NOTE THE CONSISTENT THICKNESS AS NAKAGO TRANSITIONS TO BLADE.

 

 

ACCURATE COLOR

 

 

 

BETTER DETAIL

 

 

 

 

 

 

  

 

 

  

 

 

  

 

 

  

 

 

 

 

 

 

 

 

WAKAZASHI IN KOSHIRAE

SADANORI c. 1673

STUDENT OF INOUE SHINKAI

JOSAKU / WAZAMONO

 

SUGATA: SHINOGI ZUKURI

MEI: KAGA NO KAMI SADANORI

DATE: NONE

NAGASA: 50.8cm (20")

OVERALL: 65.72cm (25.875")

MIHABA: 3.18cm (1.25")

KASANE: 0.794cm (0.3125")

SORI: 1.27cm (0.5")

NAKAGO: UBU

MEKUGI ANA: ONE

YASURIME: SUJIKAI

MUNE: IORI

HADA: KO MOKUME

HAMON: MIDARE, OSAKA YAKADASHI

BOSHI: OMARU

HORIMONO OMOTE: BO-HI

HORIMONO URA: BO-HI

HABAKI: ONE PIECE SILVER FOIL

KOSHIRAE

WAKAZASHI IN KOSHIRAE

SADANORI c. 1673

JOSAKU / WAZAMONO

Wakizashi by Kaga no Kami Sadanori.  Sadanori was a student of the famous Inoue Shinkai.  His common name was Sukeuemon and he was originally from Higo.  After receiving the the title "Kaga no Kami" he was employed by the Lord of Naito and resided in Iwaki.  His works resemble his teaher Shinkai, and span from Enpo to Hoei with one example dated Kyoho Ninen, so his work extends to this time.

Works by Sadanori are rated Josaku by Fujishiro for their quality and Wazamono for their sharpness in the book, "Kokin Kaji Bikosen" by Yamada Asauemon Yoshichika.  To be listed in Fujishiro's indicates way above average, and to be rated by both of these authorities is an indication of both quality and sharpness.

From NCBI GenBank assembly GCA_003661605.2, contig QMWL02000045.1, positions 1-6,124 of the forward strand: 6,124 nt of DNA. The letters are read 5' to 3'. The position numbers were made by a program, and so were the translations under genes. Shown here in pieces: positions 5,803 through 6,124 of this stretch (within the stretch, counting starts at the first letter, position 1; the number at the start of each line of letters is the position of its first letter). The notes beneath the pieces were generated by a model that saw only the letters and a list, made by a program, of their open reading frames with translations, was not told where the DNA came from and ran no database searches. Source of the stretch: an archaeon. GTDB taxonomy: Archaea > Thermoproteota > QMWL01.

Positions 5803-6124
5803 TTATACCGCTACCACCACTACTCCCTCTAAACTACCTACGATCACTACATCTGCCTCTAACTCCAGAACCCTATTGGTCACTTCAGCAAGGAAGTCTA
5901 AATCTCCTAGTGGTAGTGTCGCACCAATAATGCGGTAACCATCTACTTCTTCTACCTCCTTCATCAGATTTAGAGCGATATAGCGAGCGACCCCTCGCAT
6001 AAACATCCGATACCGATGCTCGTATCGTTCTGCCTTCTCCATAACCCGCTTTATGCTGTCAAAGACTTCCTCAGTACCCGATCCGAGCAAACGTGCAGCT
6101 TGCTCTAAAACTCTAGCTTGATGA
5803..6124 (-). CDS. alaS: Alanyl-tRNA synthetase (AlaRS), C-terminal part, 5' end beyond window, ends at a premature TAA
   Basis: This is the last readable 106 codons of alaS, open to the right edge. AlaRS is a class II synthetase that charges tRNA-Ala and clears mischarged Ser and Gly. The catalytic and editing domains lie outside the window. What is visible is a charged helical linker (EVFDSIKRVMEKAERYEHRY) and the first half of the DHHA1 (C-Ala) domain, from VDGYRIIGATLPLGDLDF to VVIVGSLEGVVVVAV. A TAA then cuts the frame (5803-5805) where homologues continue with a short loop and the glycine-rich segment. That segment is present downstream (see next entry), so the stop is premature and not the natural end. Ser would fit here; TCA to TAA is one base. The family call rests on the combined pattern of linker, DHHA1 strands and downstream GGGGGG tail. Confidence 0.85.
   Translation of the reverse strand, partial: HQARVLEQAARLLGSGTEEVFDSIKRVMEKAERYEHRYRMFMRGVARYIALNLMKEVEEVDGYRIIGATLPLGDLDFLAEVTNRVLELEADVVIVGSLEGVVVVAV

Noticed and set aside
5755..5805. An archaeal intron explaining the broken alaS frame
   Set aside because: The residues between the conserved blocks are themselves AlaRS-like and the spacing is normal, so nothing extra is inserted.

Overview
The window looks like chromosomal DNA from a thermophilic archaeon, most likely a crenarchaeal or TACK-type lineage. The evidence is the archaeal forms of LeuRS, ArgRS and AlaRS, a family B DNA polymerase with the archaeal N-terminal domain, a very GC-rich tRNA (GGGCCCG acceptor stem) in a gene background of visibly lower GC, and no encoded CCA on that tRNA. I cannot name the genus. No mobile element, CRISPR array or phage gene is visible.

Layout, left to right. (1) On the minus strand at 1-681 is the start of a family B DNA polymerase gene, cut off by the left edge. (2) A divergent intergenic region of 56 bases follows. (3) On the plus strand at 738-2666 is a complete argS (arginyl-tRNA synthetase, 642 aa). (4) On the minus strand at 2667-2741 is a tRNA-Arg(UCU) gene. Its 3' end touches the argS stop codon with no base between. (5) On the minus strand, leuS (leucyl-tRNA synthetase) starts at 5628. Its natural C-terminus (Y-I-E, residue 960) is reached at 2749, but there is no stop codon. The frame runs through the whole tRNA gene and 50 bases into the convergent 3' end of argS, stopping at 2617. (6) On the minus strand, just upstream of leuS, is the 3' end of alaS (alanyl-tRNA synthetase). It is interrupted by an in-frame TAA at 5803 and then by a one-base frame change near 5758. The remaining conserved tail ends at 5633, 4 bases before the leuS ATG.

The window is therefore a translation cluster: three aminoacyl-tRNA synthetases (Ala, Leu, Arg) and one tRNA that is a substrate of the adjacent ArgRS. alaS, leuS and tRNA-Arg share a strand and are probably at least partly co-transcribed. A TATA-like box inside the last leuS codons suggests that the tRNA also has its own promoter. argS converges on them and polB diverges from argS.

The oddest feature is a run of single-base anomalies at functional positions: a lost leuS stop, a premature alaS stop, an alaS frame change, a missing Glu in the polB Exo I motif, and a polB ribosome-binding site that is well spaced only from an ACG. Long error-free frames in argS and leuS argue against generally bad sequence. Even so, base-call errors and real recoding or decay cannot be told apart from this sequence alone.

This blade is in need of a polish as can be seen in the photos.  The good news is that not only is it a very well rated smith, but the blade is extremely healthy and will take a polish without problem (see photo above showing consistent thickness from nakago as it transitions into the blade). The blade is thick, wide and meaty (see measurements above).  There is too much surface crud to make out a lot of activities which may be evident after polish, but a little hada can be seen and the hamon is clearly evident in hand, though I could not seem to get a photo which showed it.  There is no deep pitting or deep corrosion, it is all just on the surface.

The Koshirae is Handachi style and intact.  The tsuba is iron, the menuki are shakudo, the kurigata and aragawara are either horn or lacquered wood.  The rest of the fittings are all matching shibuichi.  There is minor damage to the saya lacquer as would be expected, otherwise the koshirae is very nice. 

Update: I forgot to mention the kozuka/kogatana.  Both are tsunagi, the blade being metal and the kozuka being wood.

In polish this wakizashi would be a knockout.

 

SOLD

 

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